Durham, NC, USA – Personalized medicine technologies are currently caught between high expectations of improving health outcomes and uncertainty about navigating the rapidly changing regulatory and reimbursement environment. This is because they do not fit neatly into the existing routes by which traditional biopharmaceuticals and diagnostics reach the market — including health technology assessment and reimbursement processes. In order for the field to optimally evolve, establishment of HEOR best practices that are consistent and transparent to both manufacturers and payers will be required.
In the article, “Challenges in the Development and Reimbursement of Personalized Medicine – Payer and Manufacturer Perspectives and Implications for Health Economics and Outcomes Research: A Report of the ISPOR Personalized Medicine Development and Reimbursement Working Group,” published in Value in Health, the Personalized Medicine Special Interest Group (SIG) of the International Society for Pharmacoeconomics and Outcomes Research (ISPOR) examined challenges relating to development and reimbursement from the payer and manufacturer perspectives. These two stakeholder groups have a major impact on development and uptake of novel, personalized therapies.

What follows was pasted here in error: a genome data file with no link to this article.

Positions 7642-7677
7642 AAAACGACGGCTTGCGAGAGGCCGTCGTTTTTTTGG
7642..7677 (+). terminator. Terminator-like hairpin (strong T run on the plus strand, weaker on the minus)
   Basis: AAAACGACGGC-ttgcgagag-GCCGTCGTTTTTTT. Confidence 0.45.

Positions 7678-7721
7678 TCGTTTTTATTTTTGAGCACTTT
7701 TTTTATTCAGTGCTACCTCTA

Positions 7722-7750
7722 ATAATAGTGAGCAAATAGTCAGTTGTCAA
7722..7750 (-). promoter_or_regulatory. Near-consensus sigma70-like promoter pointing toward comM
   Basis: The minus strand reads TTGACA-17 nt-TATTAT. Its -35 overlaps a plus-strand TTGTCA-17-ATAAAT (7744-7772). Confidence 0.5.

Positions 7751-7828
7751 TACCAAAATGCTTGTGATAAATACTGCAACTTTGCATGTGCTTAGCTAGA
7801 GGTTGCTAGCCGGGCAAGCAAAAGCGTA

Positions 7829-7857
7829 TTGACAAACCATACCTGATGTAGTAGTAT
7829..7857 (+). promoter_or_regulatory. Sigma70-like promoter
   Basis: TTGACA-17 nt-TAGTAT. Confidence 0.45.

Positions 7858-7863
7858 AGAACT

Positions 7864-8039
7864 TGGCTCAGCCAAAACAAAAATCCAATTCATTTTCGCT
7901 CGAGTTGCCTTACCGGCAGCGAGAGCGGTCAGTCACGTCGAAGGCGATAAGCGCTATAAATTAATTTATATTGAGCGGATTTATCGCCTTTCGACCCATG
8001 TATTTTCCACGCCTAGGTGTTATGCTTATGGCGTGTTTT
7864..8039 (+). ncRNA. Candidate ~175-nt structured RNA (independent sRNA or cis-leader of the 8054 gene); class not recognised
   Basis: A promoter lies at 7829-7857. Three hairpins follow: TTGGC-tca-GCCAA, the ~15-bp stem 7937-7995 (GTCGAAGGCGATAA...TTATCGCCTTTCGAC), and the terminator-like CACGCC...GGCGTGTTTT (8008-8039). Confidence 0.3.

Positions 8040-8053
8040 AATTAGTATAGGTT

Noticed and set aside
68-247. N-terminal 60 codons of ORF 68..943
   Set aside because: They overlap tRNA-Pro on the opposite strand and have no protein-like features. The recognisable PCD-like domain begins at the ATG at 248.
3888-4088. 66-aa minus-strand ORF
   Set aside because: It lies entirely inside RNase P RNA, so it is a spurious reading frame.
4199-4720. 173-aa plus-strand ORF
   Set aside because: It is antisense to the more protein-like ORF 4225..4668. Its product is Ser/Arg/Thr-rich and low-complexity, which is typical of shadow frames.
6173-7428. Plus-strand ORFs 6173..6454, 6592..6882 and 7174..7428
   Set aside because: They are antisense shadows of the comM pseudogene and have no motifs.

The SIG sought to address key challenges associated with personalized medicine including the translation of knowledge into clinical practice, demonstrating value and delivering the new technologies through evolving health care models and the implications for HEOR. The paper identified five major areas in particular need of best practice development: research prioritization and early value assessment; clinical evidence development; health economic assessment; addressing health technology assessment challenges; and new incentive and reimbursement approaches for personalized medicine.
“Personalized medicine is a rapidly evolving field and many markets are beginning to develop processes and criteria focused on evaluation and uptake of these technologies.” says Eric Faulkner, Chair of the ISPOR Personalized Medicine Reimbursement & Development Working Group, and Director, Global Market Access, Consulting at Quintiles. “As with any new area, there are decision and methodological challenges, including those where new HEOR approaches can help streamline value assessment – ISPOR is a driving force toward this objective. The SIG paper seeks to identify key areas where development of best practices may help ensure appropriate evaluation of personalized medicine technologies.”
Value in Health (ISSN 1098-3015) publishes papers, concepts, and ideas that advance the field of pharmacoeconomics and outcomes research as well as policy papers to help health care leaders make evidence-based decisions. The journal is published bi-monthly and has over 8,000 subscribers (clinicians, decision makers, and researchers worldwide).
International Society for Pharmacoeconomics and Outcomes Research (ISPOR) is a nonprofit, international, educational and scientific organization that strives to increase the efficiency, effectiveness, and fairness of health care resource use to improve health.
For more information: www.ispor.org